The ACT budget, revealed on Tuesday, has been labelled as a huge win for first home buyers.
In an unsurprising move, the ACT government has announced it will abolish stamp duty from July 1, 2019 for first home buyers with an annual household income less than $160,000. This comes after chief minister Andrew Barr called for the tax to be abolished for all first home buyers nationwide in February.
Currently, stamp duty concessions are applicable only to new builds in the ACT. First home buyers who purchase a new build also receive a grant of $7000. This grant will be scrapped.
Vincent Tang is now saving to buy his first home, and he said the abolition of stamp duty was beneficial for him particularly as he was looking in the established market of Weston Creek.
“I think buying a house off-the-plan or building a new house is more risky,” he said.
Mr Tang intends to have a deposit saved up in the next six months.
“I plan to start looking for a home towards the end of the year, but given that stamp duty will be abolished in July 2019, it’s more attractive for me to wait another six months,” he said.
“An extra half-year of saving might give me more options.”
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While the move has been widely welcomed, there is frustration from those who recently bought their first home in the established market.
Athanasia Kanellopoulos and her fiance bought a four-bedroom, two-bathroom home on a 740-square metre block in Banks in December, 2017.
“It was quite run down when we bought it. We had to renovate it to make it liveable. Both showers were leaking and the carpet needed replacing,” she said.
The couple’s stamp duty was about $15,000, but they applied to defer the payment in January 2018. They have yet to hear if the deferment has been approved.
Ms Kanellopoulos supports the abolishment of stamp duty but expressed frustration she missed out on the exemption.
“This is such a massive help to a lot of first home buyers. It is extremely hard to save for a deposit,” she said.
“Abolishing stamp duty is a huge load off the shoulders of young people. The market is so competitive and hard to get into.
“We were beaten at auctions and people always put in higher offers. We couldn’t compete because we had to factor stamp duty into our deposit.”
However, she said she was happy the ACT government had abolished the first home buyer grant.
“Most first home buyers aren’t looking to buy off-the-plan. We are looking for established houses to get our foot in the market and help us build a future,” she said.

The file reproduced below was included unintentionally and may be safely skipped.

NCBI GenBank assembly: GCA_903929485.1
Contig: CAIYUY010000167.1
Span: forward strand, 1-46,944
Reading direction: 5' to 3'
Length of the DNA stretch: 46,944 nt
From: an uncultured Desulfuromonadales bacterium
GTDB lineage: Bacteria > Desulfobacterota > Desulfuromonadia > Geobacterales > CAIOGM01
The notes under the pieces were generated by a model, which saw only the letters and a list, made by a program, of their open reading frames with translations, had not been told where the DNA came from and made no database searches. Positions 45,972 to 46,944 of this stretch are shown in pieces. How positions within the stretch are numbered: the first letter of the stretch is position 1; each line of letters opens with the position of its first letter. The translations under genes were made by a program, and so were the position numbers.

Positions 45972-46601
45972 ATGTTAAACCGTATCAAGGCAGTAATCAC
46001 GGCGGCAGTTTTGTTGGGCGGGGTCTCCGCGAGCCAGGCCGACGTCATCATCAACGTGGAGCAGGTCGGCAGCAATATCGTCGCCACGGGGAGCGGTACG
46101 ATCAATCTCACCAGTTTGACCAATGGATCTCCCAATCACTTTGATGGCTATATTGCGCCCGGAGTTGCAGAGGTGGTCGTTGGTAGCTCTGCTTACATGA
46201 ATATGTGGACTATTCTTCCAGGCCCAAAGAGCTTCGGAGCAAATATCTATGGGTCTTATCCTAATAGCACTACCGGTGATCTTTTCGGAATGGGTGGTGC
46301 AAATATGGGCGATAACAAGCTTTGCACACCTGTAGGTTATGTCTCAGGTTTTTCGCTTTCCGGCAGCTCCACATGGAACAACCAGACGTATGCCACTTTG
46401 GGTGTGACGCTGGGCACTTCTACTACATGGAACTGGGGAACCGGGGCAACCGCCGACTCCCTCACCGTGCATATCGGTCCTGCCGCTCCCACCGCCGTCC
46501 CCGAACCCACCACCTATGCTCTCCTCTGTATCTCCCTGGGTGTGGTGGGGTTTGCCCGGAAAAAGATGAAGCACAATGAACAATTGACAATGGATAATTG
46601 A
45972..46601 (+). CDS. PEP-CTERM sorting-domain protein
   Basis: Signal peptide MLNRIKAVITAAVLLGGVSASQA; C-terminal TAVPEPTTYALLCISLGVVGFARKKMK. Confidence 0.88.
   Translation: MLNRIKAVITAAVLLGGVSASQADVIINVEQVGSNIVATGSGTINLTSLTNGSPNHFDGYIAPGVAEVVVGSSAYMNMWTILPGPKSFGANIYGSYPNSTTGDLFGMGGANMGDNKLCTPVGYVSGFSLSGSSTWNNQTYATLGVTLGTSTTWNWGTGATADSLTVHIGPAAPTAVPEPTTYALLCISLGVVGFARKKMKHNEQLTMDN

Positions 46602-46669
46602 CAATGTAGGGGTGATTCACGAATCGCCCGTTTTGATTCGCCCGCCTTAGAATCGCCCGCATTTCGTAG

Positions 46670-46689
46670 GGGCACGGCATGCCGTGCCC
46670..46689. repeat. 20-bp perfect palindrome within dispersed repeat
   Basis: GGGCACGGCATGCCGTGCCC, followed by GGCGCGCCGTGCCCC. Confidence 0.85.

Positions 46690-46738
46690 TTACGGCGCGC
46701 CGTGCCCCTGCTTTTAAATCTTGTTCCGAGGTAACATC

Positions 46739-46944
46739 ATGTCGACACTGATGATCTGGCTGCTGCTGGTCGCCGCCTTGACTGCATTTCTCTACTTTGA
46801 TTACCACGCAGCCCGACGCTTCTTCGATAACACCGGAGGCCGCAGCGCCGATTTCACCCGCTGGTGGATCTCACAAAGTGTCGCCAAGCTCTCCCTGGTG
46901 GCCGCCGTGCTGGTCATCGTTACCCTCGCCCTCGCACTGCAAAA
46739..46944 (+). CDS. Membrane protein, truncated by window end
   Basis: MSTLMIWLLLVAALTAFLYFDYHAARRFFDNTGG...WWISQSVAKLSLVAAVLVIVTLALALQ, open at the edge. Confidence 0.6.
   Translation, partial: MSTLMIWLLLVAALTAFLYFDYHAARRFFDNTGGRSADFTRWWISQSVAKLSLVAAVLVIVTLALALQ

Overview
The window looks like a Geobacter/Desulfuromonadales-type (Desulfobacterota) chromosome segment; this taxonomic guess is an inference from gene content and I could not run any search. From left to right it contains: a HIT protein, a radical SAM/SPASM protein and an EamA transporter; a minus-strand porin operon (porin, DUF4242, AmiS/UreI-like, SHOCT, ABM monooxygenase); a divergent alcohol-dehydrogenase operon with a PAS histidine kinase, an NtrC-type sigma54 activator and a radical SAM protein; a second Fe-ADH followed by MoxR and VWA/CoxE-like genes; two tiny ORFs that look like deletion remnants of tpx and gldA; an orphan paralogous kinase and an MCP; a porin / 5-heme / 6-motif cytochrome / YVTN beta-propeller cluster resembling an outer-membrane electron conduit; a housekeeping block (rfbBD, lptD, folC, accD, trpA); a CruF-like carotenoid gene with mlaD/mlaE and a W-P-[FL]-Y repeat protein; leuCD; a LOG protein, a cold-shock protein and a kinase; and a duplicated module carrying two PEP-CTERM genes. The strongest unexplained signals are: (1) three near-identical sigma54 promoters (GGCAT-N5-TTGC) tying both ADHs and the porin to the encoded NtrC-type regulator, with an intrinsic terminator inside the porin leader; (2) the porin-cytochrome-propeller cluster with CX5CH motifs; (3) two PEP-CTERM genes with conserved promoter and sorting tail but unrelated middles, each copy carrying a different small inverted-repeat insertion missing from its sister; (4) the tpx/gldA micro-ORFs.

Like Ms Kanellopoulos, Emily Fromholtz wanted an established property when she bought her first home.
“We considered buying off-the-plan, but the reason we didn’t is because we wanted to live in the south side and the only new builds on the south side are apartments,” she said.
“I wanted something more established on a bigger block.”
Ms Fromholtz and her partner bought a three-bedroom, one-bathroom home in Gordon in April, 2017. They also chose to defer their stamp duty payment of approximately $9000.
“I hope the ACT government will look at those who have bought houses in the last couple of years and abolish stamp duty for them, particularly if they have deferred the payment,” she said.
Domain chief data scientist Dr Nicola Powell said the move to abolish stamp duty for first home buyers would create greater parity between the new and established markets.
“Abolishing stamp duty for established homes certainly evens the choice in the market for first home buyers, what it does is opens up a number of suburbs that previously weren’t eligible for the concessions currently in place,” she said.
“It will take away that focussed demand on the new development space and it will allow first home buyers to buy an established home, and perhaps add value to that home.”
Housing Industry Association ACT and Southern NSW executive director Greg Weller said: “Completely exempting first home buyers below a defined income threshold from stamp duty is a positive move that will support housing affordability.
“This decision substantially widens the range of homes that first home buyers can access without having to pay stamp duty, and better reflects the reality of the ACT housing market.”